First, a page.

Bali volcano: All you need to know about Mount Agung
Mount Agung or Gunung Agung is a volcano in Bali, Indonesia, Mount Agung volcano is the highest point on Bali. It dominates the surrounding area, influencing the climate, especially rainfall patterns.
Mount Agung last erupted on 26 November 2017. The alert for a volcano belching huge plumes of smoke on Indonesia's resort island of Bali has been raised to the highest level, officials said, with fears a significant eruption could be imminent, reports PTI.
Its 1963-1964 eruption was one of the largest and most devastating in Indonesia's history. At least 1600 people were killed.
Balinese believe that Mt Agung is a replica of Mt Meru, the central axis of the universe. One legend holds that the mountain is a fragment of Meru brought to Bali by the first Hindus. The most important temple on Bali, Pura Besakih, is located high on the slopes of Gunung Agung.
From the peak of the mountain, it is possible to see the peak of Mt Rinjani on the nearby island of Lombok, to the east, although both mountains are frequently covered in clouds.
Mount Agung volcano is seen from Kubu village
Mount Agung volcano is seen from Kubu village which is few kilometers from the crater of Mount Agung volcano in Karangasem, Bali, Indonesia, Sunday, Oct. 8, 2017. Indonesian authorities are urging people not to climb the active Mount Agung volcano on Bali after a video of a foreigner standing on the edge of its smoking crater circulated online. The Disaster Mitigation Agency says the volcano is "very dangerous" and could explode anytime. AP/PTI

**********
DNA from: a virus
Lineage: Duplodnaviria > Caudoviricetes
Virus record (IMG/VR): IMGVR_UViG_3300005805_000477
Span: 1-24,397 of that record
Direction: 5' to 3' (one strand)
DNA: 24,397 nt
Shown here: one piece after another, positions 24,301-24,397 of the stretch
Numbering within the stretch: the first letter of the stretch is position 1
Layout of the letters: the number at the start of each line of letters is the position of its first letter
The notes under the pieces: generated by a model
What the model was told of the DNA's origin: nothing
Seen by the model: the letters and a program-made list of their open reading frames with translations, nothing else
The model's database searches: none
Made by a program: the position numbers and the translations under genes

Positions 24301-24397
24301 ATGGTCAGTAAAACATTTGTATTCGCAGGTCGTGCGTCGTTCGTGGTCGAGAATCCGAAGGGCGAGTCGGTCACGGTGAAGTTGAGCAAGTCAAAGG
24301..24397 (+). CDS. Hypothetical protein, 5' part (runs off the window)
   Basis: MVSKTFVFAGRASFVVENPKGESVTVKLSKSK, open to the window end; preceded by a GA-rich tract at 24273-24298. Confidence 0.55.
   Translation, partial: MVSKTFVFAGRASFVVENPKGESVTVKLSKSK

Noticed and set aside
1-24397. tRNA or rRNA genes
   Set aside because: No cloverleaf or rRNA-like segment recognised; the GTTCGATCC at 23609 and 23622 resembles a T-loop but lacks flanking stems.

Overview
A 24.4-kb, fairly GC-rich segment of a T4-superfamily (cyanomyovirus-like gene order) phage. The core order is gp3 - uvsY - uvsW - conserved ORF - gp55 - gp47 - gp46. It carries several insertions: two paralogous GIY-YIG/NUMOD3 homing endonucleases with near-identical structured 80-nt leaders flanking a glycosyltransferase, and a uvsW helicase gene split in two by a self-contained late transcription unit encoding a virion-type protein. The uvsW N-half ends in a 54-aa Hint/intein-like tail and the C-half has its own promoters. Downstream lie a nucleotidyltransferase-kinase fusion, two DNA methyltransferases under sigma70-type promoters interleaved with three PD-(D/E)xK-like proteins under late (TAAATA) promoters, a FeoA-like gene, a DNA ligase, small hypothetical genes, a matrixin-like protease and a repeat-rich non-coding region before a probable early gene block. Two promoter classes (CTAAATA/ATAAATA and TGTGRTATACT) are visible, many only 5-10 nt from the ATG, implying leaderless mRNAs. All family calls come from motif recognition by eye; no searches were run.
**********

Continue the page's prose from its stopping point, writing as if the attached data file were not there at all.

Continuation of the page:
Schoolchildren walk with Mount Agung volcano
Schoolchildren walk with Mount Agung volcano in the background in Karangasem, Bali island, Indonesia, Wednesday, Oct. 25, 2017. It has been a month since authorities raised the volcano's alert status to the highest level after a sudden increase in tremors. It last erupted in 1963, killing more than 1,000 people. AP/PTI Photo
Villagers sit on a truck during evacuation
Villagers sit on a truck during an evacuation following the eruption of Mount Agung, seen in the background, in Karangasem, Indonesia, Sunday, Nov. 26, 2017. The volcano on the Indonesian island of Bali has rumbled into life with a series of eruptions that temporarily disrupted some international flights to the popular tourist destination and dusted nearby resorts and villages with a thin layer of ash. AP/PTI photo
NASA Disasters Program
The NASA Disasters Program is currently monitoring the Mount Agung volcano on the Indonesian Island of Bali. Numerous earthquakes in the region have prompted evacuations of over 50,000 people from the area surrounding the volcano. The volcano has been shaking since August, and is threatening eruption for the first time in over 50 years. Courtesy: disasters.nasa.gov